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Simple italian sandwiches

Nov 07, 2014




  • 1. jennifer and jason denton with kathryn kellinger
  • 3. f o r jac k and f i nn d e nton, m aya a n d r e i d h a n s o n the real fruits of our labor
  • 4. contents
  • 5. F o r e w o r d | viii I n t r o d u c t i o n | xii basics xvi condimenti 12 pa n i n i 30 bruschetta 60 tramezzini 86 a n t i pa s t i , merende, and insalate 102 A c k n o w l e d g m e n t s | 130 I n d e x | 136 Credits Cover Copyright About the Publisher
  • 6. foreword by Mario Batali There are a million ways that the Italians are different from Americans. From the way we dress to the way we think about soccer, we are at once fascinated by and yet critical of each others cultures. There are probably a thousand differences just in the gastronomic category, but one of the most obvious is the treatment of the sandwich. America is known for its pastrami on rye, its cheese steaks and grinders, and in Chicago its Italian beef. In general, however, sandwiches are consumed out of convenience and are relatively standard in their construction, with two slices of bread, the meat and/or dairy protein, and then mustard, mayo, and optional lettuce and tomato. In Italian culture there are panini and tramezzini. The amount of thought implicit in the execution of panini throughout the entire boot
  • 7. is in itself a testament to the greatness of the birthplace of Leonardo da Vinci and Michelangelo. A properly made panino, bruschetta, or tramezzini is a symphony of simple avors and textures, its greatness often ascending to the level of a Bach cantata or a Verdi aria. My favorite place to eat in Italy is a fast-food chain, but these autogrille restaurants are temples of gastronomic magnicence and are found every seventy-ve kilometers on the autostrada highway system. Behind the Italian equivalent of the American golden arches lies culinary bliss. I have known Jason and Jennifer Denton since I rst arrived in New York City. When they told me that they were going to open a little sammie shop called ino in the West Village, I thought that it was a cute idea and bid them good luck. And when I watched them open with no ventilation and a thirty-square-foot kitchen, I snickered but came in to show my support. That was seven (how many?) years ago. Since then, ino has become the favorite New York haunt of a great number of the great chefs and restaurateurs from around the country. One of the two reasons for this is the natural hospitality of the Dentons. The other x | foreword
  • 8. reason is the greatness of the actual food itself. ino has captured the dichotomy of the simplicity of construction and the complexity of avors and textures. This is an excellent example of the whole being much more than the sum of its parts. And so we have this excellent and properly brief tome. I can safely say that I have eaten every single dish in this book, not as an adviser or a paid consultant but as a fan and a chef. When I am out on the town entertaining other chefs, who, like myself, grow tired of fancy restaurants and baroque compositions, we drop by ino. We feel quite at home, after midnight at the bar or at one of the small tables. Any reader and amateur cook can, in very little time and with very little effort, create this feeling for themselves at their own table. Buon appetito. foreword | xi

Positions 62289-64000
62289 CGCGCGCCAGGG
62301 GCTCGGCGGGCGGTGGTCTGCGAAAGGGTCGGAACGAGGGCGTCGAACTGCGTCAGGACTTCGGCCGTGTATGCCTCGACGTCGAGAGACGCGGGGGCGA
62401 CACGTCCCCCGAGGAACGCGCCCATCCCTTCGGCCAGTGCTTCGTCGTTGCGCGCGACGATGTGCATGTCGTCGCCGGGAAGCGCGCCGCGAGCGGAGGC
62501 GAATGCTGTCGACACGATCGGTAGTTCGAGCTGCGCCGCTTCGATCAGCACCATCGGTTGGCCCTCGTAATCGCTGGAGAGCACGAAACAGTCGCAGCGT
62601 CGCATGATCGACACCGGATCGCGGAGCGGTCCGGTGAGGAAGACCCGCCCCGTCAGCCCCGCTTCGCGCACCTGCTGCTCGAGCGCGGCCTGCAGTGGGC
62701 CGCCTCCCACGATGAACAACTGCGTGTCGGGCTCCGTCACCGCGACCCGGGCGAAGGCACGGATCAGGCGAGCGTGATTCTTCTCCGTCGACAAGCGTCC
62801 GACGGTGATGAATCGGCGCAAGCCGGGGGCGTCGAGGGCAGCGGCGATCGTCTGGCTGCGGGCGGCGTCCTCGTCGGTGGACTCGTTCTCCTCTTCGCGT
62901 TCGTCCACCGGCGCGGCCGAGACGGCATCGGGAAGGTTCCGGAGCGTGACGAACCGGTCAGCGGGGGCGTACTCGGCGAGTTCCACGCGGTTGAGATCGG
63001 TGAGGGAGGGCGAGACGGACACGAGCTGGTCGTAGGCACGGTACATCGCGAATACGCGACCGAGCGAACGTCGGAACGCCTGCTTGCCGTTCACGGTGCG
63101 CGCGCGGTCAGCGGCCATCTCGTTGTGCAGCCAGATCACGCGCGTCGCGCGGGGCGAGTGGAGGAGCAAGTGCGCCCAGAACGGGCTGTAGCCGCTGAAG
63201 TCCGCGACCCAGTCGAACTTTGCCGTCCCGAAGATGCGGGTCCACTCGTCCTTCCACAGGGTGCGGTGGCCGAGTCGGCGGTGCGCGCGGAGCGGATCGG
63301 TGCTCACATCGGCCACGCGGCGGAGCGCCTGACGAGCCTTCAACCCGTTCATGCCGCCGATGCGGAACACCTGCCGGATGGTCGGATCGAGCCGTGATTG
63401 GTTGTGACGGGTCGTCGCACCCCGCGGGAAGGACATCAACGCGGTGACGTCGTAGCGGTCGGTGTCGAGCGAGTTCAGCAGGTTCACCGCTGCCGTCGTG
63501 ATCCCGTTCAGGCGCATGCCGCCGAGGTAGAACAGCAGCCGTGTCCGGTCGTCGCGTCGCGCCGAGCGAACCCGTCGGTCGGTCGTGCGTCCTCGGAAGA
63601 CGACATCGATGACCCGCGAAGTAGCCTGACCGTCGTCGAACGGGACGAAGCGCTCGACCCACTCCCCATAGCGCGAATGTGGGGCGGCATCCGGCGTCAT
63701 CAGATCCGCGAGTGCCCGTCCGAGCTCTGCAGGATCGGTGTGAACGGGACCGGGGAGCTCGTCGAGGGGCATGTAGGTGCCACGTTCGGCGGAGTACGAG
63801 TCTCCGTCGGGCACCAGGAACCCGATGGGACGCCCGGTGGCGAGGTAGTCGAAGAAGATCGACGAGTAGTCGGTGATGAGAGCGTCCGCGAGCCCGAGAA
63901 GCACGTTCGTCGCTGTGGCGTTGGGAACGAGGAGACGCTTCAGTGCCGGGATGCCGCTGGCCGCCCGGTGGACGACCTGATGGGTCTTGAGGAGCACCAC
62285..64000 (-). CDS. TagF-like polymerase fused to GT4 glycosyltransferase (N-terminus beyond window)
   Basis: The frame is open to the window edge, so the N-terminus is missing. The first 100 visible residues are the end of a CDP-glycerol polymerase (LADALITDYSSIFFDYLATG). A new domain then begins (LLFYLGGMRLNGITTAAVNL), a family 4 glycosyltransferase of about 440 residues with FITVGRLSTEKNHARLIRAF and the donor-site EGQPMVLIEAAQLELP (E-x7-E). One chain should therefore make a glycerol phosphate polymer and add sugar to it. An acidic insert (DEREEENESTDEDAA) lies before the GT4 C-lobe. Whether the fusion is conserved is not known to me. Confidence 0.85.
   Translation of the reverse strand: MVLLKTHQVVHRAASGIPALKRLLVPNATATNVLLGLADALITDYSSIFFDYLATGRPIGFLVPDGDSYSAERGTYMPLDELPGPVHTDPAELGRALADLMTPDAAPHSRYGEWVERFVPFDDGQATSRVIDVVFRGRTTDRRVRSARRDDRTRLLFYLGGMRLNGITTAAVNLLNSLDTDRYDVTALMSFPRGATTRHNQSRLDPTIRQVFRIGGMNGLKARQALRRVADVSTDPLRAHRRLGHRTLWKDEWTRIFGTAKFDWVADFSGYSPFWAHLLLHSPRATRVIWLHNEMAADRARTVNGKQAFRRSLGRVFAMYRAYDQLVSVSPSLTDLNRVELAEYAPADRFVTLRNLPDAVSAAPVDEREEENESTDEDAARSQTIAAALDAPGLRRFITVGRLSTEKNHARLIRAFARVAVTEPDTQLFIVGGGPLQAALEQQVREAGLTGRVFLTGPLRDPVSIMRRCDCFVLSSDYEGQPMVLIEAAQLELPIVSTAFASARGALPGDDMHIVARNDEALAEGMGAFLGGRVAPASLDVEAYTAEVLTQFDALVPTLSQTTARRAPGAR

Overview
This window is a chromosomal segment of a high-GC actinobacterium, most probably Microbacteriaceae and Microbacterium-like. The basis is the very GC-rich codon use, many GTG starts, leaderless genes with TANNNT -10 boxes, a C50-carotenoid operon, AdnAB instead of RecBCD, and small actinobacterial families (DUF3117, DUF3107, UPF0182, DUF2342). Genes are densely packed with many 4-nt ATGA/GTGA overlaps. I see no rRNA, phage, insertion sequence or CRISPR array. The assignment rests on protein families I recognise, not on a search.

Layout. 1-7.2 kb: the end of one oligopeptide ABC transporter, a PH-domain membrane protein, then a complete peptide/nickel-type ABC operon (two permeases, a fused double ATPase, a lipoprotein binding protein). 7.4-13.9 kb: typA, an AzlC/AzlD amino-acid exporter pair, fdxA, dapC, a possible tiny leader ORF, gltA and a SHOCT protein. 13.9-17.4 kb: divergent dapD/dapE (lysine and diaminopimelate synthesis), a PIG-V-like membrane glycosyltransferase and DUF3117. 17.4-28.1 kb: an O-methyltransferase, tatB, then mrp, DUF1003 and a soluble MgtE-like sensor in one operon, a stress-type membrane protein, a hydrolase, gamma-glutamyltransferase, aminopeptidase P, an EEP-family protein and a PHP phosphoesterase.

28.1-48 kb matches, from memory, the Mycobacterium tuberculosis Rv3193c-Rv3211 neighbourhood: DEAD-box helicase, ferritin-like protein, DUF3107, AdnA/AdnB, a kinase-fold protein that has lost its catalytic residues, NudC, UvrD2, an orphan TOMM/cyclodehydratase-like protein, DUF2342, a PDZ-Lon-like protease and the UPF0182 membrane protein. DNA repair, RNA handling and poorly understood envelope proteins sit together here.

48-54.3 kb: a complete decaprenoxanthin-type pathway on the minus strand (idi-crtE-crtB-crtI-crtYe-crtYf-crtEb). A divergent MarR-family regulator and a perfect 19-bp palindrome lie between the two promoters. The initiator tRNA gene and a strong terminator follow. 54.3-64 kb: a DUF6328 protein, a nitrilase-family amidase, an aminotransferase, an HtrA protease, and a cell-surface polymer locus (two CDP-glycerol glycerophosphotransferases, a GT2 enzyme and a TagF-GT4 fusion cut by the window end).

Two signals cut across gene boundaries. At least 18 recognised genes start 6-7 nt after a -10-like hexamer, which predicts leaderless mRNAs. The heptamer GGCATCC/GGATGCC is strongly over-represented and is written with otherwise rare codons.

• 9. introduction Its already too many years ago that, while traveling in Italy, we fell in love with a lifestyle. This lifestyle existed in its most perfect form in a little bar on the Ligurian coast. It was run by a lone guy who poured wine, spun records, and made some of the most satisfying toasted sandwiches wed ever tasted. Made from a few tasty, simple ingredients and browned on a hot press, they were little masterpieces of taste, texture, and proportion. The fact that they were inexpensive only sweetened the deal. The wines were friendly, the music perfect, and the locals were cool characters straight from central casting. We couldnt get enough of it. The sandwiches and other bread-based delicacies that we ate every day in Italy were a far cry from the overstuffed sandwiches that we were used to back home in New York. For light, easy meals, there were panini, toasted, thin, and crunchy sandwiches with a perfect balance of bread to savory interior. Bruschetta made an ideal accompaniment to an afternoon glass of wineslices of toasted bread topped with the most avorful combinations of simple ingredients. And then there were